Nadia, which was declared as the first “open defecation free” district in country, has won the United Nations Public Service Award 2015 in the category of improving delivery of public services, Chief Minister Mamata Banerjee said on Thursday.
While Hooghly and Burdwan districts have bagged the second and third positions, Jaisalmer district in Rajasthan also features in the top 10 list of open defecation free districts. In all, 187 countries were in running for the award.
Nadia has earned praise for making available toilets for all under the programme “Sabar Shouchagar”. Work in regard to making the district free from open defecation was initiated in October, 2013.
“It is a matter of pride that our Nadia district has been declared as the First Place Winner for the 2015 United Nations Public Service Award. Nadia won the award in the category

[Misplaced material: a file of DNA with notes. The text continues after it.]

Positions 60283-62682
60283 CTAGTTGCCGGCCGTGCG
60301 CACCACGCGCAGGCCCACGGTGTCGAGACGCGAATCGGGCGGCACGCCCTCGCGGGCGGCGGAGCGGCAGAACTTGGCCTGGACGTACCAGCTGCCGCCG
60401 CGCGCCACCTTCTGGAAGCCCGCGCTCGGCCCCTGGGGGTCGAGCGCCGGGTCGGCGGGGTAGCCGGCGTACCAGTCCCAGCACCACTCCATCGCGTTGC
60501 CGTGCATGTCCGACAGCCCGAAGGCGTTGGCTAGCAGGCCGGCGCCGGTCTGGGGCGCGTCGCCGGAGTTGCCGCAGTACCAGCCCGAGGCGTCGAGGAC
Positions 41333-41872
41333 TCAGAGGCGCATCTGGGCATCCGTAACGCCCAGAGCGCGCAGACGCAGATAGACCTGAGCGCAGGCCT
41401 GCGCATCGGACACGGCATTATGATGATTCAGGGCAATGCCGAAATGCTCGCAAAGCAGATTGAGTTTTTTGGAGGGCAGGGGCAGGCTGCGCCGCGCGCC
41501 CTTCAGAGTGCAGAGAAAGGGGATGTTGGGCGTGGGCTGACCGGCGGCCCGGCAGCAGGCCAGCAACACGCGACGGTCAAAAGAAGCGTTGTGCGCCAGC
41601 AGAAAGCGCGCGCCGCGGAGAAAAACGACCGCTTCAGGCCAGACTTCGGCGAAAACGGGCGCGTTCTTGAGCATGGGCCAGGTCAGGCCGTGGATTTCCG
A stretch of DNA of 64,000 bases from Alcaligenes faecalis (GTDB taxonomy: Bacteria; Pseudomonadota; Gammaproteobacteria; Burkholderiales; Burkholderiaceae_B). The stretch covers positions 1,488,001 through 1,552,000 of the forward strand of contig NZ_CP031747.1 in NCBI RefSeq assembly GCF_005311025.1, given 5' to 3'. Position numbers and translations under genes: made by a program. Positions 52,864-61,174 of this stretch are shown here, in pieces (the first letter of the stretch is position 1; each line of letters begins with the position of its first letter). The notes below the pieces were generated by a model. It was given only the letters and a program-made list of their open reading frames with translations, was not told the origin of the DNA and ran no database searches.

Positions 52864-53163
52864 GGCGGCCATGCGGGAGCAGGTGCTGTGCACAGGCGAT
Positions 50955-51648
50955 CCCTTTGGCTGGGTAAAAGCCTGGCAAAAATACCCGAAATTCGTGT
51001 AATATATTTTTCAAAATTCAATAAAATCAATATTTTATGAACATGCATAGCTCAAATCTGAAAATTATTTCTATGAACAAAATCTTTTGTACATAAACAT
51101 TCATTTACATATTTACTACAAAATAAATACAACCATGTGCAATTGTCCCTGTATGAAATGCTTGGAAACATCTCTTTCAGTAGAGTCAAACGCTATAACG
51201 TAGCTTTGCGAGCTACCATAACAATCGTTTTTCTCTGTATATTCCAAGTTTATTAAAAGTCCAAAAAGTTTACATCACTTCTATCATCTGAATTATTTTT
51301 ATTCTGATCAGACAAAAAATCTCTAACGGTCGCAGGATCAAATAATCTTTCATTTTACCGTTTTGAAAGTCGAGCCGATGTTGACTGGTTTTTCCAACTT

of ‘Improving the Delivery of Public Services’ for the initiative ‘Sabar Shouchagar’,” she tweeted.
Nadia has become the winner of this global award from our entire country through a tough competition with multiple entries from 187 countries,” Mamata added.
The award will be handed over by United Nations Secretary-General on June 23 in Medellin, Republic of Colombia.
Taking a dig at Prime Minister Narendra Modi’s Swachh Bharat Abhiyan, Mamata said: “While in the entire country, there is much fanfare about sanitation and the Swachh Bharat Mission, West Bengal silently and with determination, through its Mission Nirmal Bangla, has again demonstrated that it can and is delivering the development goals for the last four years.”
The Nadia project began in 2013 and around Rs 400 crore was spent to build toilets in 3,55,609 households in the district. “We have taken all available funds under several central schemes and started building toilets. In one-and-half-years, we had built toilets in 3.5 lakh households and over 200 cluster toilets in public places,” said Nadia District Magistrate P B Selim.
When the project was started, 33.8 per cent of the people in the district openly defecated. This figure is now down to 0.02 per cent. “A survey conducted by us has revealed that only 66 per cent people used toilets at their houses two years ago. Now, 99.8 per cent people use toilets,” said Selim.